Nurse Appreciation Year
Nurses are the life blood of the hospital. They can make or break your stay, and for interns they can make or break your year. Let me preface with saying that the majority of nurses I have had the pleasure of working with are stellar and that I would trust them with my family members. That being said, just as there are bad physicians there are also bad nurses. Nurses are HEAVILY protected in medicine nowadays. It was largely due in part for the s**tty treatment they had in the past and reform passed to protect them (which I am all for). However, the scales now shifted so much that son put on blinders to protecting nurses in the event of a nursing mistake. With these people, any form of criticism is seen as an attack and not as an attempt to improve or educate. Now remember when I said interns were the lowest of the hierarchy in the hospital? Except for maybe an NA, its not an exaggeration. Even medical students, who look like feeble malnourished gnomes ready to cry at any moment, have a lot of protection against deliberate abuse. At the end of the day, it may be easier bite to bullet for the sake of taking care of your patient. I say all this because sprinkled all throughout my shift were numerous pages from some of the nurses for menial things. There was one particular nurse who would page me for every little thing; now I completely understand if you’re paging me for meds or to check out something worrying you, but if you’re paging me because someone had a bowel movement or if their heart rate is a little slow BECAUSE THEY ARE ASLEEP, then I start getting annoyed. I got even more annoyed when she proceeded to wake that patient up, then paged me to tell me his heart rate is normal but he would like an Ambien because he was woken up. What was the final s**t topping on this garbage pizza was when she paged me to tell me someone had a nightmare and then promptly went back to sleep. When asked why she felt the need to inform me of this, she could not provide a reason. At that moment, I looked outside the window to estimate the likelihood of survival if I were to jump at that height. But seriously, I love nurses.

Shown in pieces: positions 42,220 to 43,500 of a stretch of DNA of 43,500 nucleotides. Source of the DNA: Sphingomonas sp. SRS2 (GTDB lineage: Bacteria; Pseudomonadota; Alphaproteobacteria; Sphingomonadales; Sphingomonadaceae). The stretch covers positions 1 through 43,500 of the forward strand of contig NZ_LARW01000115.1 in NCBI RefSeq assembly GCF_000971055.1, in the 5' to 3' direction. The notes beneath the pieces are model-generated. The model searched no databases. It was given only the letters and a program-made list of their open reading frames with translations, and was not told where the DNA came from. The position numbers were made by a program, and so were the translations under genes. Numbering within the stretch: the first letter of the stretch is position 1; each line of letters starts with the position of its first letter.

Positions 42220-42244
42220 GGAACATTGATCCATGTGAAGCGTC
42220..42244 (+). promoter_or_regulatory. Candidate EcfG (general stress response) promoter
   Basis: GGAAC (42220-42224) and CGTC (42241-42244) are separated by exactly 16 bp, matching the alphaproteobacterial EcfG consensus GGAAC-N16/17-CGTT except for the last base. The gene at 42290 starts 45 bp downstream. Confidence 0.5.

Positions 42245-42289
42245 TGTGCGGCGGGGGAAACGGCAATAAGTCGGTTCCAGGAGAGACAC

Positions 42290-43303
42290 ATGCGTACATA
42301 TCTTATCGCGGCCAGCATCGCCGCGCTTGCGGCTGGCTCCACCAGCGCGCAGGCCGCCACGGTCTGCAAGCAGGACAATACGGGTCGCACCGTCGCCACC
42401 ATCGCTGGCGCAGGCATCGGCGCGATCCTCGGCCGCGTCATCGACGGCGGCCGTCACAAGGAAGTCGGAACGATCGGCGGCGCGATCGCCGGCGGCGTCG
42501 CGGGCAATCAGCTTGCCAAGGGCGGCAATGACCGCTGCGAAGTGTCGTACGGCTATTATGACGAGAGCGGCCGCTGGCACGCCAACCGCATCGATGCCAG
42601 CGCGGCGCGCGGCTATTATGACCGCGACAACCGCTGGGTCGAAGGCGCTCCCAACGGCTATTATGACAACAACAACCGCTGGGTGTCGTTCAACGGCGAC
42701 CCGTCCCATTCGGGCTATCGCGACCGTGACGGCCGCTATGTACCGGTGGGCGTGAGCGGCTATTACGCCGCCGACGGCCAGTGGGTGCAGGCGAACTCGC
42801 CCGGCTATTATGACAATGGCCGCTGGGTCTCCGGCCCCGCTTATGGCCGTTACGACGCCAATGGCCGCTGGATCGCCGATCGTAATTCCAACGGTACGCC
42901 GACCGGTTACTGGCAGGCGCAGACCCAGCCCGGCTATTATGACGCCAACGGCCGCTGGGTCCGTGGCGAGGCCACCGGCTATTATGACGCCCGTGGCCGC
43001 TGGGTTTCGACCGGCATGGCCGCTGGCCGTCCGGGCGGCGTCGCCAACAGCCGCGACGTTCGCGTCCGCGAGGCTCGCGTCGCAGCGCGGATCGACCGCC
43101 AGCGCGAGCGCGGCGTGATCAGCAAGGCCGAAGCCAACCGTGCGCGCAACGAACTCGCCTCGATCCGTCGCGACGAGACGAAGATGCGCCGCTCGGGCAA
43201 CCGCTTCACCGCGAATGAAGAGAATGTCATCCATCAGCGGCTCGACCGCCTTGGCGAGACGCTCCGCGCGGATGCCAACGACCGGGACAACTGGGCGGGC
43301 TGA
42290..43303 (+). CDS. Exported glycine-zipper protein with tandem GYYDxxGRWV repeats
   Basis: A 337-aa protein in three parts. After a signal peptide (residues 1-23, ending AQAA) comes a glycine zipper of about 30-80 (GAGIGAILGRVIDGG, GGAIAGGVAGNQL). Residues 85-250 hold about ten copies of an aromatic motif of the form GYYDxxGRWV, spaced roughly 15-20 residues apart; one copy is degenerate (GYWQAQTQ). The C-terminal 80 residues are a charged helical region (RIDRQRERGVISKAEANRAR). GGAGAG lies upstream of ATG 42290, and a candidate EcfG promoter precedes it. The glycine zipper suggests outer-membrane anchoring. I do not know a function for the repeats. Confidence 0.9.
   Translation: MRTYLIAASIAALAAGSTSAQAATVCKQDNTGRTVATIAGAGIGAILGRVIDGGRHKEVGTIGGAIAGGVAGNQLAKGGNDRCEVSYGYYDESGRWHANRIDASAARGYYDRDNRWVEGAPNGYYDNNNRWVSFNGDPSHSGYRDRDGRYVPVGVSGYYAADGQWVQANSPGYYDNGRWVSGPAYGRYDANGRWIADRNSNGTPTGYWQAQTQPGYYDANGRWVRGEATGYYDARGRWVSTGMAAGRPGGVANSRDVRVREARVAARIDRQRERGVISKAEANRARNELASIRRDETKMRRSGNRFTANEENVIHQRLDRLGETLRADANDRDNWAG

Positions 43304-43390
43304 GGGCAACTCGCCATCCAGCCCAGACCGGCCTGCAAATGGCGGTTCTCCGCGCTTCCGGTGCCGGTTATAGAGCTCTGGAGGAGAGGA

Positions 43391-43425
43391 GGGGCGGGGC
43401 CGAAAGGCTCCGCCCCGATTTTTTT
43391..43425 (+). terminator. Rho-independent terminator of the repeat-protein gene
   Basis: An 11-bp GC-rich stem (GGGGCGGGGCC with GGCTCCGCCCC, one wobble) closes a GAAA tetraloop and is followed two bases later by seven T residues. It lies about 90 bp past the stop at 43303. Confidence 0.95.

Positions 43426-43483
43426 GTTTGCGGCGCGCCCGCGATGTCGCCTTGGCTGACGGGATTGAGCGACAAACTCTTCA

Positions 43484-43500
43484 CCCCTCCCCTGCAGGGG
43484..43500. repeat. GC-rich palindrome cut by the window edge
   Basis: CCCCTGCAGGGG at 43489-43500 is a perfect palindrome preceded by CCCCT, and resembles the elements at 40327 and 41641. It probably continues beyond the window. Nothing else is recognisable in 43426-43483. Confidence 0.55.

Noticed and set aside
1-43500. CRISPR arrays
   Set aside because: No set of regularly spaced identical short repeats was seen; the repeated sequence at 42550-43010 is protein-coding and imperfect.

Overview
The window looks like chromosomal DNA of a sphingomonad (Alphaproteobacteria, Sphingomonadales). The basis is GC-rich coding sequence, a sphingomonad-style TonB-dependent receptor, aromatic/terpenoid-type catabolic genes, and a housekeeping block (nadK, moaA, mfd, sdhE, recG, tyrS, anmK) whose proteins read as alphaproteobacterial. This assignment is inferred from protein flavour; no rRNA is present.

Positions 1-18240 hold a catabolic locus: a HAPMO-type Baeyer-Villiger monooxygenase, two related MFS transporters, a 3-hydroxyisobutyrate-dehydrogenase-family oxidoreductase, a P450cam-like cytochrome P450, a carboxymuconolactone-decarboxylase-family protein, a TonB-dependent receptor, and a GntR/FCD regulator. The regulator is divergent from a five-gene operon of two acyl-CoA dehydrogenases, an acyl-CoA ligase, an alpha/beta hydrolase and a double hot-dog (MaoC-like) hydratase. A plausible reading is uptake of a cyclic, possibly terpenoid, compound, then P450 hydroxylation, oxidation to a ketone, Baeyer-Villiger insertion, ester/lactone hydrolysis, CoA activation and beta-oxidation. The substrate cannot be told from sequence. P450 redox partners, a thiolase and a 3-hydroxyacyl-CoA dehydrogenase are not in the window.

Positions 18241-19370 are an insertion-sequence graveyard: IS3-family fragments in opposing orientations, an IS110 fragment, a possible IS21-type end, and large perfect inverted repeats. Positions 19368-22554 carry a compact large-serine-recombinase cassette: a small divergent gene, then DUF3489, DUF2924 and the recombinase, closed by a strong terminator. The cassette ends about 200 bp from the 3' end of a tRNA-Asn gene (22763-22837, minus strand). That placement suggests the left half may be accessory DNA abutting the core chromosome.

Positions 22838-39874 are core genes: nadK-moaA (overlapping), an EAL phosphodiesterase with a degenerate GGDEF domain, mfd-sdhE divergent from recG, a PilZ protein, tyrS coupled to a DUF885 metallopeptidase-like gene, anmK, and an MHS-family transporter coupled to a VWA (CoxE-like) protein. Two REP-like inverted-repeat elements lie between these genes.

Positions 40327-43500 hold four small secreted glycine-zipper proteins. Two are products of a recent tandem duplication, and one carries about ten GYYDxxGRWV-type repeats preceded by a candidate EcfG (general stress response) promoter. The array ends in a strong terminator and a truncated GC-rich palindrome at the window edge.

At this point I had gotten two more admissions back to back. The first was a sweet lady who had Hepatitis C liver cirrhosis. Her cirrhosis got to the point where her belly would fill up with fluid, making it difficult for her to breath. When I walked in, it looked like Octomom but less gross. I promptly started paracentesis on her (long tube with stabby end; stabby end goes in, and fluid comes out of the tube). I drained approx. 11 liters of fluid (shout out to the metric system) from her belly and she was able to breath and sleep for the first time in ages. The next patient was middle-aged man also with breathing problems. I checked his chart for prior admissions and saw that he was admitted to the hospital two weeks ago.. and then two weeks before that.. and then two weeks prior to that. That’s a huge red flag. His underlying diagnosis was congestive heart failure, which is when your heart sucks and can’t pump blood efficiently leading to a back-up in other organs including lungs. This gentleman gets tuned up every two weeks by his cardiologist and comes back because he can’t follow his low salt diet. The culprit this time was a back to back to back visit to a Chinese buffet, followed by attempted sex with his wife when he could not breath. As he went into detail about what positions they had tried prior to coming here, I wondered if there was enough Xanax in the world to alleviate me from this or should I just cut to the chase and choke myself out with my stethoscope. I start his meds and he pissed out 1.5 liters in an hour and felt better. As I was leaving, I heard him ask his nurse if he can get a normal diet because the low salt diet they always give him here doesn’t taste as good. I would see him two weeks later for the same s**t.
F**k You, You Goddamn Cheetah